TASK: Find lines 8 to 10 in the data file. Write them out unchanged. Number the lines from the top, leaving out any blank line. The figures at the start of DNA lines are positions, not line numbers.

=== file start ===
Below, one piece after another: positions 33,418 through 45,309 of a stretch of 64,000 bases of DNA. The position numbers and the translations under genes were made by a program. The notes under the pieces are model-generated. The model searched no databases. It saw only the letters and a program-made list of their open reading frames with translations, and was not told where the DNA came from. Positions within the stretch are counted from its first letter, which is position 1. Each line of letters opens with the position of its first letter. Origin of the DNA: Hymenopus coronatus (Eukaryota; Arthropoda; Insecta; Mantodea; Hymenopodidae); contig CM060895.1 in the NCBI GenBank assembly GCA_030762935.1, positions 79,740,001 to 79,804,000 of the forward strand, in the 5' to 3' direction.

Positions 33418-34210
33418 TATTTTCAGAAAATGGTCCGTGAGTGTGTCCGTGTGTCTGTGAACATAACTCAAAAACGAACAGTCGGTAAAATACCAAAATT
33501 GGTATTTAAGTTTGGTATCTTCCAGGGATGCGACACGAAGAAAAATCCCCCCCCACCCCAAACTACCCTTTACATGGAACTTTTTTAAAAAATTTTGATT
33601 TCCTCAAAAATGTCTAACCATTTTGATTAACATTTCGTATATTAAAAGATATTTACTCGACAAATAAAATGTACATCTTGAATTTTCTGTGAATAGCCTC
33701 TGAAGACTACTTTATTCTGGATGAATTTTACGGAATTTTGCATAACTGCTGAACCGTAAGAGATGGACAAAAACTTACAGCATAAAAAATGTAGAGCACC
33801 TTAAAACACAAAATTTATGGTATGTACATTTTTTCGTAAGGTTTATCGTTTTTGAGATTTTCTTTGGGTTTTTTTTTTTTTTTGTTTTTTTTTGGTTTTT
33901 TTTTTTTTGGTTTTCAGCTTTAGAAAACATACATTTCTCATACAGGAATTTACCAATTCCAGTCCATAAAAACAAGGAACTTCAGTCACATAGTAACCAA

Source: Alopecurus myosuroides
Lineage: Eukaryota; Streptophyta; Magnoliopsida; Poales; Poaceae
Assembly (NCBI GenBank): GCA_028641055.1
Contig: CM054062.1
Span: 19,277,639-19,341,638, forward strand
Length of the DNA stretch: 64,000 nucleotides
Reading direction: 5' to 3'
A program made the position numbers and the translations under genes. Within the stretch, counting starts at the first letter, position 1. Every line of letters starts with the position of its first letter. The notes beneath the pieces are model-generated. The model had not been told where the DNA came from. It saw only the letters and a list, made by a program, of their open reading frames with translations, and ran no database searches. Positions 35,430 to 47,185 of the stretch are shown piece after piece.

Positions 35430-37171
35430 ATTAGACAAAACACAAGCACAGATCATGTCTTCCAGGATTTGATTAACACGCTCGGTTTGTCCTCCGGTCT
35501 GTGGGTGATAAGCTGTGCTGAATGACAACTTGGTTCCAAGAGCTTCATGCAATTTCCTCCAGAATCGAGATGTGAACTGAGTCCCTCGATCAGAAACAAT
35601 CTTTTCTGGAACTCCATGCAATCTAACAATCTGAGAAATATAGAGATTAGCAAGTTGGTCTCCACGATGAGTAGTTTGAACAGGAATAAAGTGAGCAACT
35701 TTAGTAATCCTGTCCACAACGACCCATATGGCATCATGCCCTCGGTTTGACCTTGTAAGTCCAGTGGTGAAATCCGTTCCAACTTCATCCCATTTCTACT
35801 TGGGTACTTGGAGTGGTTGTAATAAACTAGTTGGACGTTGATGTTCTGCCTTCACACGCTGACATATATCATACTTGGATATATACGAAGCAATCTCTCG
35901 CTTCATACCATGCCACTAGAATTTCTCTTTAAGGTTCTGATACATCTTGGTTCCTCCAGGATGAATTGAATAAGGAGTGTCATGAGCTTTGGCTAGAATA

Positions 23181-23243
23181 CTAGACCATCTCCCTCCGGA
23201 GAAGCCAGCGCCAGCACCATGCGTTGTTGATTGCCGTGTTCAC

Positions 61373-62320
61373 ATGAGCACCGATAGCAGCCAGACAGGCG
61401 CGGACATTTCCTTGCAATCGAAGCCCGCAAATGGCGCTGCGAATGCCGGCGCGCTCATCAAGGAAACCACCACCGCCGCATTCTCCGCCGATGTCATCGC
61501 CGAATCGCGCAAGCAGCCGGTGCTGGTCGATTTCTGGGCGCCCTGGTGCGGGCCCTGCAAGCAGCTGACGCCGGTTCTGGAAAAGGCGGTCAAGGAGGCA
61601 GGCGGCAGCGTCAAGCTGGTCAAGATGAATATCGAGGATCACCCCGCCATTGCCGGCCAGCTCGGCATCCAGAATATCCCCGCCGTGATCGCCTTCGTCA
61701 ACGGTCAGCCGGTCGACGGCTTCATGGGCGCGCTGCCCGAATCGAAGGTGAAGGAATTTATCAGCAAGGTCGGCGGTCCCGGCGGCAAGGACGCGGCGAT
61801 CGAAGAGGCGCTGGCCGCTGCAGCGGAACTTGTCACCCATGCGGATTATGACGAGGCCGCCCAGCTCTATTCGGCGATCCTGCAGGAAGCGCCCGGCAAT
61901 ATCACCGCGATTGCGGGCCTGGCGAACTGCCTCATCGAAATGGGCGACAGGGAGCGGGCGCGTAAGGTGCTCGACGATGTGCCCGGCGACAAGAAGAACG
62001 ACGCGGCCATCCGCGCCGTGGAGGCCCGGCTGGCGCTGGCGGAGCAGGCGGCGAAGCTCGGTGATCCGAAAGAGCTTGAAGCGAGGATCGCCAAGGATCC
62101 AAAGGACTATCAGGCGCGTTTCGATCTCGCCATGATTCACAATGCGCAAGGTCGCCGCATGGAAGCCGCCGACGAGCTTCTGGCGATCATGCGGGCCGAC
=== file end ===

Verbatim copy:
33901 TTTTTTTTGGTTTTCAGCTTTAGAAAACATACATTTCTCATACAGGAATTTACCAATTCCAGTCCATAAAAACAAGGAACTTCAGTCACATAGTAACCAA

Source: Alopecurus myosuroides
Lineage: Eukaryota; Streptophyta; Magnoliopsida; Poales; Poaceae